Global Artists Spotlight: Keyana, Spitty, Natalie Claro And More
Hear new tunes by musicians from across the world
evRywhr – “Tie Dye”
Michigan-born producer and singer-songwriter evRywhr aka Michael Jefferson’s newest single “Tie Dye” focuses on the message of self-love and positivity when everyone probably needs it. The swirling, glimmering song keeps things in the hip-hop space but also leads with an impressive percussive element. The Grammy-winning artist (for working on gospel rapper Lecrae’s 2013 album Gravity) says in his statement, “’Tie Dye’ was inspired by self-love. We all get to fall in love with our own unique journey in this lifetime. We are beautiful, we are colorful, we are different; each day learning to better embrace our hues & stand strong in our individuality. We are Tie Dye”
Ferdous – “Trust/Verify”
Born in the Netherlands to Afghanistan-origin parents, Ferdous leans into a phrase popularized by U.S. president Ronald Reagan and turns into a personal song of sorts on “Trust/Verify.” The R&B meets electronic track is chill but bears plenty of Ferdous’ complex emotions.
Max Clouth – “Lucifer Drowning In a Sea of Light” ft Sophie-Justine Herr, Kabuki
Frankfurt-based artist Max Clouth released an intriguing acoustic-electronic, audio-visual collaboration in March this year called “Lucifer Drowning In A Sea of Light.” While it’s no doubt informed by the German composer’s training in Indian music, there’s also cellist Sophie-Justine Herr and drum and bass producer Kabuki. Clouth describes the piece as “an inner journey” and “a spiritual expedition.” He adds in a statement, “It’s an inventory of who I am right now.”
KEYANA – “Afterglow”
18-year-old singer-songwriter KEYANA, born to Ghanaian and Singaporean-Chinese parents, seeks (and finds) much-desired clarity about becoming an ideal version of herself on her latest single “Afterglow.” Populated by slick hip-hop and R&B production, KEYANA leads with a powerful croon. “In this conversation, I express my fear of disappointment due to my past, flaws and fear of failure,” she says in a statement.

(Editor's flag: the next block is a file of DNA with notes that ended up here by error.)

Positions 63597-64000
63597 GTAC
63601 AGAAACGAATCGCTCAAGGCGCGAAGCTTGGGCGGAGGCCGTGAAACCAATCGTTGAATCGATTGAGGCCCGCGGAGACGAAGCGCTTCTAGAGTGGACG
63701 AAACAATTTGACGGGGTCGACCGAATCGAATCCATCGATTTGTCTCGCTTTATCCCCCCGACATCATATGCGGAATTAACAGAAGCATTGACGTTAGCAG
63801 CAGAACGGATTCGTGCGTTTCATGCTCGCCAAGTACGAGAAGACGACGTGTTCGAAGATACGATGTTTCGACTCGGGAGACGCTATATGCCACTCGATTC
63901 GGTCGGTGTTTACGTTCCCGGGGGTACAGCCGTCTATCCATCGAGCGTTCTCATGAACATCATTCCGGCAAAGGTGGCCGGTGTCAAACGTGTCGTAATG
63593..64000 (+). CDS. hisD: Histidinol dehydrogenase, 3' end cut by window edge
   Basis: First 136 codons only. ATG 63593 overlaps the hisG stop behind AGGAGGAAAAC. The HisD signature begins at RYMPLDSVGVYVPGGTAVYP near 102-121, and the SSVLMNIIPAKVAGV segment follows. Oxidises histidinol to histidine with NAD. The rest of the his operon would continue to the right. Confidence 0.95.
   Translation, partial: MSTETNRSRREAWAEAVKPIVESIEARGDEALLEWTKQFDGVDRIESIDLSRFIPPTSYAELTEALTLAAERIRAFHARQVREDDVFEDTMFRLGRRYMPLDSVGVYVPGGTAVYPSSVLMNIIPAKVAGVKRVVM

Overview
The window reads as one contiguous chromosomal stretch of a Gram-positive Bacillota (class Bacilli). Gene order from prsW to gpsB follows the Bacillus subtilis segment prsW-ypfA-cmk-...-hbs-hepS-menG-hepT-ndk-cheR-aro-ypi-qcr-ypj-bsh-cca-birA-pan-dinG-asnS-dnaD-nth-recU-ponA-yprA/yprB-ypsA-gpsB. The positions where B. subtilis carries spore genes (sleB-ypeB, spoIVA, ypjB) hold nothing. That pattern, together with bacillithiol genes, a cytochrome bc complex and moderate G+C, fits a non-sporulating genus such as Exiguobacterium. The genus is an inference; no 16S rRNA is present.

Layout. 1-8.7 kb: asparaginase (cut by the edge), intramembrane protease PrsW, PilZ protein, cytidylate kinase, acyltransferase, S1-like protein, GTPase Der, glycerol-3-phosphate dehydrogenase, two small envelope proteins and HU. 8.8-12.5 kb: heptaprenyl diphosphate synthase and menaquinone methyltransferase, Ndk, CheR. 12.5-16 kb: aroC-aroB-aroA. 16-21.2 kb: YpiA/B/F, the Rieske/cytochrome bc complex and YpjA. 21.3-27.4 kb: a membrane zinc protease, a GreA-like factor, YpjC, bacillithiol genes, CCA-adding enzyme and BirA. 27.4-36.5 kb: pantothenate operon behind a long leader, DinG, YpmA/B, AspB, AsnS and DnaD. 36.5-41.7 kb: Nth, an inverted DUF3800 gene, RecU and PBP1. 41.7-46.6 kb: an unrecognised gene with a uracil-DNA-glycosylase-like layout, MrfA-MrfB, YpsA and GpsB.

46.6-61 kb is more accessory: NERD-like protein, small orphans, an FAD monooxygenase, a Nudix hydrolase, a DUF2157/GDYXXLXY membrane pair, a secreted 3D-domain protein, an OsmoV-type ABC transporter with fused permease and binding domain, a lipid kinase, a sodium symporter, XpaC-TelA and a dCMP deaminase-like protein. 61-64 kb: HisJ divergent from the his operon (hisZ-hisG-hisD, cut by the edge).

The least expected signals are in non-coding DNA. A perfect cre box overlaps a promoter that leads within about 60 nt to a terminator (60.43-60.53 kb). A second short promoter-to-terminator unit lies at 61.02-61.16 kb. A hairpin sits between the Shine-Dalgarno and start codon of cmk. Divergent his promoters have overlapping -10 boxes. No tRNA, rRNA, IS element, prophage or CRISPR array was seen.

grentperez – “My Heart It Beats For You”
Sydney-based Filipino-origin singer-songwriter grentperez previously offered his calming presence with the acoustic guitar-driven track called “Cherry Wine.” Now, there’s more charm that’s glowing in the artist’s newest single “My Heart It Beats For You.” Accompanied by a lyric video which shows grentperez driving around with his dog and bumping up tunes in his car, the song was inspired by artists like Lionel Richie and Norah Jones. “This song in particular has a special place in my heart. Melodically it feels very warm and stable, very subtly swaying you around like a gentle rock of a boat, while the lyrics somewhat fade from image to image like you’re recollecting memories and feelings that never happened,” grentperez says in his statement.
Jasmine Thakral – “Turning 23”